The official student newspaper of University of Wisconsin-Eau Claire since 1923.

The Spectator

The official student newspaper of University of Wisconsin-Eau Claire since 1923.

The Spectator

The official student newspaper of University of Wisconsin-Eau Claire since 1923.

The Spectator

Doyle proclaims April as sexual assault awareness month

“It’s a crime that no one wants to talk about. Everyone keeps it quiet,” Amanda Leiknes, the Center for Awareness of Sexual Assault victim services coordinator, said about sexual assault.

Gov. Jim Doyle designated the month of April as Sexual Assault Awareness Month earlier this February. In his proclamation, Gov. Doyle cited awareness of the causes and effects of sexual violence as a way to prevent future violations.

The Women’s and Gender Equity Center and CASA are sponsoring events next week on campus and in the community to support and raise awareness of Sexual Assault Awareness Month.

The governor’s proclamation also cited that continued commitment was needed to ensure that all victims and survivors of sexual violence were treated with respect and given support in the healing process.

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The following events are open and free to the public:

  • “I Never Thought it was Rape” film screening and discussion, 7:00-8:30 p.m. Monday, April 19, Alumni Room, Davies Center
  • “Take Back the Night” gathering, 6 p.m. Tuesday, April 20, Owen Park
  • “Sex Signals” play, 7:30-9:00 p.m. Wednesday, April 21, Council Fire Room, Davies Center

“I think having a month where people are aware of these issues and maybe educate themselves and try to help out the cause is beautiful,” Leiknes said. “Any publicity that the antiviolence movement can get is wonderful.”

Senior Brianna Belmore said sexual assault awareness month is a great opportunity to let people know what services are in the community and on campus relating to sexual assault and violence against women. Belmore, a women’s studies and social work double major, has volunteered her time as a CASA advocate for two years.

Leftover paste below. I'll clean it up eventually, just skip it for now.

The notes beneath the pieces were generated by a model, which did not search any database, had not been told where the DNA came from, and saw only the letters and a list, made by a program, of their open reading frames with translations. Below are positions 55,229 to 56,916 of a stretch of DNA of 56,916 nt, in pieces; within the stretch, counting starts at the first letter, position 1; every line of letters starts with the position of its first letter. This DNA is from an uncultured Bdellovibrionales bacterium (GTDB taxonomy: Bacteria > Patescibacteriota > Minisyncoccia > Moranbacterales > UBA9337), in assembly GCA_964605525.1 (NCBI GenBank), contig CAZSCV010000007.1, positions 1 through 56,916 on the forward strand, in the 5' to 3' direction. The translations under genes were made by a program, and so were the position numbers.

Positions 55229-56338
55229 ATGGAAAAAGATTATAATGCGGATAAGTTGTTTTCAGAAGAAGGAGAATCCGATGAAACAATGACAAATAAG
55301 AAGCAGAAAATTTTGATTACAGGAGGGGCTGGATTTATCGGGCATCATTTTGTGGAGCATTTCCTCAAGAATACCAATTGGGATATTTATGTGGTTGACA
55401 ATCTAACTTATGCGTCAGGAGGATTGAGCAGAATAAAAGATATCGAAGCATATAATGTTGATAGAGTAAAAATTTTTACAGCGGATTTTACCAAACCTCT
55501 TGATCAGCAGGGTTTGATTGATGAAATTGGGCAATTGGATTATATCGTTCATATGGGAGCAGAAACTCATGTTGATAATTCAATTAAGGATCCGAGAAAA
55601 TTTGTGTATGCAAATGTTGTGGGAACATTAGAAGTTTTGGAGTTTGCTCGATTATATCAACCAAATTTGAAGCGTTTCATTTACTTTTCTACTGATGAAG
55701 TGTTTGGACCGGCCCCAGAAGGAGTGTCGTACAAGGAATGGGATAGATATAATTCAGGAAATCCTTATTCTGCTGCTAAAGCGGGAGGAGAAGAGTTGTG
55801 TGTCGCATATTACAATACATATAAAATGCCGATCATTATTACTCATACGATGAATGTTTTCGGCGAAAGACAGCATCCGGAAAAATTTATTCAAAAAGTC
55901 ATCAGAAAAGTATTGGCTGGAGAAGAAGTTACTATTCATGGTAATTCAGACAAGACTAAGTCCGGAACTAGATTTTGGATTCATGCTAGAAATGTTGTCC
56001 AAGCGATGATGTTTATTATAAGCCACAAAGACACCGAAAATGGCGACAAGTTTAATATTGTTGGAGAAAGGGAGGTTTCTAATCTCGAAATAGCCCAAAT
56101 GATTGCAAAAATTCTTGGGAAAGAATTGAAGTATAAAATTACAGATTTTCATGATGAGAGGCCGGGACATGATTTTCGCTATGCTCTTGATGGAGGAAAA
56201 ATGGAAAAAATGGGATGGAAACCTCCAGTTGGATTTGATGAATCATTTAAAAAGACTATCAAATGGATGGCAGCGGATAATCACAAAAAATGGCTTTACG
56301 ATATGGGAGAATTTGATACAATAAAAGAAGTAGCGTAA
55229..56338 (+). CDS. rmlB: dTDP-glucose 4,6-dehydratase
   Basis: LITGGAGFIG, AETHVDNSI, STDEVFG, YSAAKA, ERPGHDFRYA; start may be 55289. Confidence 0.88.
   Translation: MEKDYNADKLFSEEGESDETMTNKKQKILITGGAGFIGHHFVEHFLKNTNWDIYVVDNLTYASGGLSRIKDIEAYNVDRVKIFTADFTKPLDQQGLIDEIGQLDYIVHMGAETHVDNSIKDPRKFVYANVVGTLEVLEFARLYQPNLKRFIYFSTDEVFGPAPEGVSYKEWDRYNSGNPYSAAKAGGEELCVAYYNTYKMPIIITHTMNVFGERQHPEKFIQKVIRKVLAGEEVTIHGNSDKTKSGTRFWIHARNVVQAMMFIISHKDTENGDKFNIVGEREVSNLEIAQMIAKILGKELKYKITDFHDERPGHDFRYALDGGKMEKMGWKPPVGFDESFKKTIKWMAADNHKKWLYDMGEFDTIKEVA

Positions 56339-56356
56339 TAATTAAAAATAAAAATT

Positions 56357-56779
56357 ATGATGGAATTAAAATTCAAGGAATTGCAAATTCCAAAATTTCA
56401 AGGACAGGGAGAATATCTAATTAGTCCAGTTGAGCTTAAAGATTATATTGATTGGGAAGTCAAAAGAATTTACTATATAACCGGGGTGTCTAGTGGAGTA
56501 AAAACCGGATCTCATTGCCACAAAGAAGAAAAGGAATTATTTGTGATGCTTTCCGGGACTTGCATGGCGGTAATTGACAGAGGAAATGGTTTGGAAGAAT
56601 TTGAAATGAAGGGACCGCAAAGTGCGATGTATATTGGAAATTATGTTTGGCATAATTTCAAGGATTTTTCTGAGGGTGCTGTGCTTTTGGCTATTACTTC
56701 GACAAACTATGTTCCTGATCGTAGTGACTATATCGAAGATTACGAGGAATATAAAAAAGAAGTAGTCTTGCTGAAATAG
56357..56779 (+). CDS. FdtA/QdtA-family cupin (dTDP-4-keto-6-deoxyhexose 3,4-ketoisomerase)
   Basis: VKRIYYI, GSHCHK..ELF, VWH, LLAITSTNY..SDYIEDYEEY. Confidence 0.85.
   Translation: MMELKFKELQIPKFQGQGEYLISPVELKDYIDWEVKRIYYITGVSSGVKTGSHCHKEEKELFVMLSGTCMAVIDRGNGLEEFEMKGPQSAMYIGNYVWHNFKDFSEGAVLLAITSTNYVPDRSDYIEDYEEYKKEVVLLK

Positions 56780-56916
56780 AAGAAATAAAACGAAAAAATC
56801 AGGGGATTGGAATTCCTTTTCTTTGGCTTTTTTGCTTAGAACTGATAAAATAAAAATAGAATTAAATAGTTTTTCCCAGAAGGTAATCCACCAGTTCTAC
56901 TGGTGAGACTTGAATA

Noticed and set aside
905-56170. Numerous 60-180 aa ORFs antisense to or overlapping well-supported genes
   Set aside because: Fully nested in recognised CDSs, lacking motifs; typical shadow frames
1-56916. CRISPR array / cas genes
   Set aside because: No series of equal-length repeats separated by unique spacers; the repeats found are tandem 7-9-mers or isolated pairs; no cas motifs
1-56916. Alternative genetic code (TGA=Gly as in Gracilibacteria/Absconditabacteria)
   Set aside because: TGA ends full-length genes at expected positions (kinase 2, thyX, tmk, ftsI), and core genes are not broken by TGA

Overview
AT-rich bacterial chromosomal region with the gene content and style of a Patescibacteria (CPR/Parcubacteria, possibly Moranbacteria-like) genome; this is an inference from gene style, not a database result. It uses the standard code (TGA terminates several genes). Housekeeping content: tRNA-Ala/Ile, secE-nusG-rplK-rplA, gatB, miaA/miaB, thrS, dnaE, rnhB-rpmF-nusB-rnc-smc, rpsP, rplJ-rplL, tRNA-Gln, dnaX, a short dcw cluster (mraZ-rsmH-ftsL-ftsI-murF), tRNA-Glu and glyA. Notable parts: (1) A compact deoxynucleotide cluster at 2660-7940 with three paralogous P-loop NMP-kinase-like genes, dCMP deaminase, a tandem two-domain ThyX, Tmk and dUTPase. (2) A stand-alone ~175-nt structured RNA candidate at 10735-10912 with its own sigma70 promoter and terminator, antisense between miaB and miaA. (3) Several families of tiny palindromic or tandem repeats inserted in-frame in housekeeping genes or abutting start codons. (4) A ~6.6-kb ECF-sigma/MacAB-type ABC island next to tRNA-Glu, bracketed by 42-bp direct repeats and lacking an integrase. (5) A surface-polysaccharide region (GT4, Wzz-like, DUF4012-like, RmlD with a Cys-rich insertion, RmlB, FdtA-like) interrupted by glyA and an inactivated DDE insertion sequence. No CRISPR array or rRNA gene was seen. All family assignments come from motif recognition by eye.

Belmore said she became involved with CASA because she found the statistics about sexual violence too disheartening not to volunteer to help other women on campus.

According to CASA, sexual assault is “any unwanted sexual contact ranging from exposure of one’s private parts to forcible rape in order to humiliate or degrade another person.” Both men and women can become victims.

Though Wisconsin has four degrees of sexual assault charges, Leiknes said, adding that sexual assault can be simply defined as “any sort of sexual touch without consent.”

Leiknes said sexual violence such as assault is a pervasive crime both nationally and locally. She quoted the Rape, Abuse and Incest National Network by saying every two minutes someone in the U.S. is sexually assaulted. This statistic was derived from the U.S. Department of Justice’s National Crime Victimization Survey, which counted 248,300 sexual assaults in the U.S. in 2007, according to RAINN’s Web site. Sixty percent of sexual assaults are not reported to police.

Leiknes said sexual assault in Eau Claire mirrored the national average.

“We’re really no different than anywhere else per capita,” she said. “It’s just a lot more hush hush.”

UW-Eau Claire, she said, is the same story. From 2007 to 2008, Leiknes said she counseled 103 victims or secondary victims of sexual assault. From 2008-2009, she saw 81 cases on campus.

However, as previously mentioned, Leiknes said many victims choose not to report incidences of sexual assault to police. For example, though she said she saw 81 cases in 2008-2009, in the same time period only four sexual assault investigations occurred on campus according to UW-Eau Claire police statistics.

Leiknes said that some victims chose not to report the crime because of feelings of guilt or shame. She said that it is up to the victim to chose what is best for them and that though CASA will help the victim if they chose to file a complaint, that they are not required to by the organization.

Belmore said if she could give victims one piece of advice it would be to not blame themselves.

“It’s not your fault. I want the message to be clear: What happened to you is not your fault,” she said. “Someone else took advantage of you and you are the victim.”

More information about sexual assault is available through CASA online at or by phone at 826-HELP.

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Doyle proclaims April as sexual assault awareness month